Many congratulations to our colleagues at Lancaster’s Centre for Corpus Approaches to Social Science (CASS), one of the HL2C founding institutes, for the official launch of the British National Corpus 2014.
The British National Corpus 2014 (BNC2014, website) is a large collection of samples of contemporary British English language use, gathered from a range of real-life contexts. The BNC2014 contains millions of words of spoken and written English and is an exciting new resource for research and teaching on contemporary British English.
The BNC2014 is being gathered by Lancaster University and Cambridge University Press. It is the successor to the original British National Corpus, which was gathered in the early 1990s. By comparing the two corpora, researchers will be able to shed light on how British English may have changed over the last two decades. The BNC2014 is now available together with its predecessor the BNC1994 via #LancBox X.
The written BNC was official launched on November 19, 2021. Please see below for a short summary on the launch event. For more information on the BNC2014, please the CASS website or contact Dr Vaclav Brezina.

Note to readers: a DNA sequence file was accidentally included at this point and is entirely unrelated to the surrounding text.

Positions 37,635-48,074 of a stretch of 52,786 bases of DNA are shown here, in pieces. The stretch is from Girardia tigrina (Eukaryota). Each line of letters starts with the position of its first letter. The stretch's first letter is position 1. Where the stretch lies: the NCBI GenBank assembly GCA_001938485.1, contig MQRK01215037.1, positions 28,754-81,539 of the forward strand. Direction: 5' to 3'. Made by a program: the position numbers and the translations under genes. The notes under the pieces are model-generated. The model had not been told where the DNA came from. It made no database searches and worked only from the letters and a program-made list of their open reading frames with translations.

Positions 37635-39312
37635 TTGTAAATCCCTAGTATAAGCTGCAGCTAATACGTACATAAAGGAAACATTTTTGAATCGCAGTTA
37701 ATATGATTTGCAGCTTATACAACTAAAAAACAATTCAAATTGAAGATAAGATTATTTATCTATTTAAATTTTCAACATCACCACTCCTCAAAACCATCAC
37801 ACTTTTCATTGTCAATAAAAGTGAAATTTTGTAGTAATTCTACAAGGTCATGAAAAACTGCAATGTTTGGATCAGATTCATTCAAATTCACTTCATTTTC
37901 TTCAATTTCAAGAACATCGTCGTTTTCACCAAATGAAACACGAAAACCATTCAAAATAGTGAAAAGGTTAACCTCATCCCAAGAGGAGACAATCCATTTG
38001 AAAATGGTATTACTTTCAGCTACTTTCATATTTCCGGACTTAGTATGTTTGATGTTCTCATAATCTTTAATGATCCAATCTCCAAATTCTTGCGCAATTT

Celebrating the Written BNC2014: Lancaster Castle event
On 19 November 2021, The ESRC Centre for Corpus Approaches to Social Science (CASS) organised an event to celebrate the launch of the Written British National Corpus 2014 (BNC2024). The event was live-streamed from a very special location: the medieval Lancaster Castle. There were about 20 participants on the site and more than 1,200 participants joined the event online. Dr Vaclav Brezina started the event and welcomed the participants from over 30 different countries. After the official welcome by Professor Elena Semino and Professor Paul Connolly, a series of invited talks were delivered by prominent speakers from the UK and abroad. The talks covered topics such as corpus development, corpora in the classroom, corpora and fiction and the historical development of English.